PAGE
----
Both Lights is the fourth album from the Portland-based band, AU (pronounced 'ay-you' and when said in a Welsh accent, it makes it all the more fun) and it presents a haberdashery of sounds and the range of influences are notable throughout.

On 'Get Alive', traces of DeVotchka are present as founding member Luke Wyland's voice wavers over crescendoing horns and guitars. However, his voice later matches the dulcet tones of Elbow's Guy Garvey on one of the album's standout songs, 'Solid Gold'. His chameleon voice takes the backseat when the crazed 'Why I Must' bounces and whirls about like a troupé of circus clowns on speed.

Up All Night is an energetic album from the get go - a great album to wake up to - but it also provides moments of calm on tracks like 'Crazy Idol', which would not be out of place on a Fleet Foxes album, and 'The Veil', a 4-minute ditty that laps and licks over itself in a very soothing manner.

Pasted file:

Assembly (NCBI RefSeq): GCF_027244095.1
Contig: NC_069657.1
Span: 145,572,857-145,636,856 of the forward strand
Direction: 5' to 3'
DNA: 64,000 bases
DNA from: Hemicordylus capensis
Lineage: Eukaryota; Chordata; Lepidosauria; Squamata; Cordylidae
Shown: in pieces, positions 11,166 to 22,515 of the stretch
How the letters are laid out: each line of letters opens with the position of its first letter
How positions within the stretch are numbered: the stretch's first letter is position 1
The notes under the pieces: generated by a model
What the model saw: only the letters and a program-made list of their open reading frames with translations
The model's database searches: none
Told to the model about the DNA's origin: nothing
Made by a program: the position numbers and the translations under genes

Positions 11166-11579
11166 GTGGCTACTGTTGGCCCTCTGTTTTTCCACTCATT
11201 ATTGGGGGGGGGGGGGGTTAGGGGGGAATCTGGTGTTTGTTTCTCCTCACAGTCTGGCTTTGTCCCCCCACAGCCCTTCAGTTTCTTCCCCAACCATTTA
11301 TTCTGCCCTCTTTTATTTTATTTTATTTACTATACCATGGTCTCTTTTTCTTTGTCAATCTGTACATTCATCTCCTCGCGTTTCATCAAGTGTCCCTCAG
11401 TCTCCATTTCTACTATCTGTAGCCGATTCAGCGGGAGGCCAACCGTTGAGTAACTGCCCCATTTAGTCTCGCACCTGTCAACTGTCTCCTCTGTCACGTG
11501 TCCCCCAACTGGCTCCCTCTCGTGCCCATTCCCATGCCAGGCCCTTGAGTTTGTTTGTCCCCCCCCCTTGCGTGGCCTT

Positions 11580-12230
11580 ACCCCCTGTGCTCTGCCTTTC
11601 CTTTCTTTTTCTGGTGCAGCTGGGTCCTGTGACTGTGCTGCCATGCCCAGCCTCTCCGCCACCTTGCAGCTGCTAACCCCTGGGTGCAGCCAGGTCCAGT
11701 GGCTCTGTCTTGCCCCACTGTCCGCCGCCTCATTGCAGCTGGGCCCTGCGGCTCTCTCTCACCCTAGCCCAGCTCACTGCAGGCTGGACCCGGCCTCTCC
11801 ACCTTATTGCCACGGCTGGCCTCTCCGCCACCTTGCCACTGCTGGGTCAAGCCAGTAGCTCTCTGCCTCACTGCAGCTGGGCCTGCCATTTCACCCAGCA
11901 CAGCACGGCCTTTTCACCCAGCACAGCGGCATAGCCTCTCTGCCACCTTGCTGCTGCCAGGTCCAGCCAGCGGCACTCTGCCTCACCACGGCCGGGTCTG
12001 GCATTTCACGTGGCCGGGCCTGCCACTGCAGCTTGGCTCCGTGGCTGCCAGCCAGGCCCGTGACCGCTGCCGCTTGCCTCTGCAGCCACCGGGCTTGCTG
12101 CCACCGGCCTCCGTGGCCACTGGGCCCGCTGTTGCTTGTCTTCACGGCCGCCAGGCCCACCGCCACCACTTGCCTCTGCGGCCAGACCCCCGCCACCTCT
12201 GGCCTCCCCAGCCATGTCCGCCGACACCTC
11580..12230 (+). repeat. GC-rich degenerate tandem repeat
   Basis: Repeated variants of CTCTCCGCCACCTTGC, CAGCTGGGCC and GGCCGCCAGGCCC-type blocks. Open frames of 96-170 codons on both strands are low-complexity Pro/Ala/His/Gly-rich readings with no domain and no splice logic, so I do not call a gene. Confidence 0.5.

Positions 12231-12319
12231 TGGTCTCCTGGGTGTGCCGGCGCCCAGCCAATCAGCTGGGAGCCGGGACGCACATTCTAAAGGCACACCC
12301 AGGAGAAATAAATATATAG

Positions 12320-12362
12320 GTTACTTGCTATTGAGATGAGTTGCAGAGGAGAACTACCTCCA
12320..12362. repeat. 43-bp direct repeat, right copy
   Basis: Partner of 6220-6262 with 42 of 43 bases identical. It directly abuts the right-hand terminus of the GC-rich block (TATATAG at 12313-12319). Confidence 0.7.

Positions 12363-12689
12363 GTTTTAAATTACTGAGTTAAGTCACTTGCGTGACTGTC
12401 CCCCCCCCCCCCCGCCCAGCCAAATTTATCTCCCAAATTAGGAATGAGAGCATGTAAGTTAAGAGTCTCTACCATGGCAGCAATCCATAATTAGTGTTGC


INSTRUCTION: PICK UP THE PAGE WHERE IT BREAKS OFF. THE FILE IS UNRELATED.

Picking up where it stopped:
Drawing comparisons to other acts is far too easy with this album which is, perhaps, its only downfall. Much like the back-catalogue of Dirty Projectors, AU has no defining sound, but unlike the Brooklyn collective, their all-over-the-place style is far more accessible. For me, this album has a purpose to either get me psyched for the day or to accompany me on a long journey. It injects you with the pzazz needed to get you through a hectic day.

Even though their first self-titled album was released in 2007, AU's sound is constantly tossing and turning, which means that you can hear more than you bargained for. There is nothing predictable about their music and while there are similarities to other musicians found in their work, it is better than each of their own tracks and albums sounding the exact same. The evolution of AU is definitely one to keep an eye on and Both Lights should provide enough variety and flavour to delight us with until Wyland and co. deliver their next round of musical pick n' mix.